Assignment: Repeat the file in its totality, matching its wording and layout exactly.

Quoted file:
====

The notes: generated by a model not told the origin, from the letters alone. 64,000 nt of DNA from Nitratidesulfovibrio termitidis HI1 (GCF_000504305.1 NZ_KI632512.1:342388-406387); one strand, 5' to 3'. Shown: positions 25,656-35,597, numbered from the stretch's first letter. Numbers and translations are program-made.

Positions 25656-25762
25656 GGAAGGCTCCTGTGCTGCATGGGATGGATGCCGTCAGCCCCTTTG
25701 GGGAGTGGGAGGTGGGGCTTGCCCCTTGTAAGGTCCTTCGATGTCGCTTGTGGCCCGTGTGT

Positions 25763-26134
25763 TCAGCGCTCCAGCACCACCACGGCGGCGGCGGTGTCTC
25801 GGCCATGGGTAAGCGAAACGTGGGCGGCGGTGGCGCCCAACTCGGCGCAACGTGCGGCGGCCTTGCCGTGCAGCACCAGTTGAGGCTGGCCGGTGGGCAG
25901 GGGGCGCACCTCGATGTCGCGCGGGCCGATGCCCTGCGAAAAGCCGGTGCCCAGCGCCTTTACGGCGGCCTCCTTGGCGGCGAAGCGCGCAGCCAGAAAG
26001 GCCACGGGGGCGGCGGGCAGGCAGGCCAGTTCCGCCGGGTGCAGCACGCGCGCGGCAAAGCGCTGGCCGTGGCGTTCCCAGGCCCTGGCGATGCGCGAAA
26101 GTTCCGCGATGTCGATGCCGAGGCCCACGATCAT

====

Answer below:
The notes: generated by a model not told the origin, from the letters alone. 64,000 nt of DNA from Nitratidesulfovibrio termitidis HI1 (GCF_000504305.1 NZ_KI632512.1:342388-406387); one strand, 5' to 3'. Shown: positions 25,656-35,597, numbered from the stretch's first letter. Numbers and translations are program-made.

Positions 25656-25762
25656 GGAAGGCTCCTGTGCTGCATGGGATGGATGCCGTCAGCCCCTTTG
25701 GGGAGTGGGAGGTGGGGCTTGCCCCTTGTAAGGTCCTTCGATGTCGCTTGTGGCCCGTGTGT

Positions 25763-26134
25763 TCAGCGCTCCAGCACCACCACGGCGGCGGCGGTGTCTC
25801 GGCCATGGGTAAGCGAAACGTGGGCGGCGGTGGCGCCCAACTCGGCGCAACGTGCGGCGGCCTTGCCGTGCAGCACCAGTTGAGGCTGGCCGGTGGGCAG
25901 GGGGCGCACCTCGATGTCGCGCGGGCCGATGCCCTGCGAAAAGCCGGTGCCCAGCGCCTTTACGGCGGCCTCCTTGGCGGCGAAGCGCGCAGCCAGAAAG
26001 GCCACGGGGGCGGCGGGCAGGCAGGCCAGTTCCGCCGGGTGCAGCACGCGCGCGGCAAAGCGCTGGCCGTGGCGTTCCCAGGCCCTGGCGATGCGCGAAA
26101 GTTCCGCGATGTCGATGCCGAGGCCCACGATCAT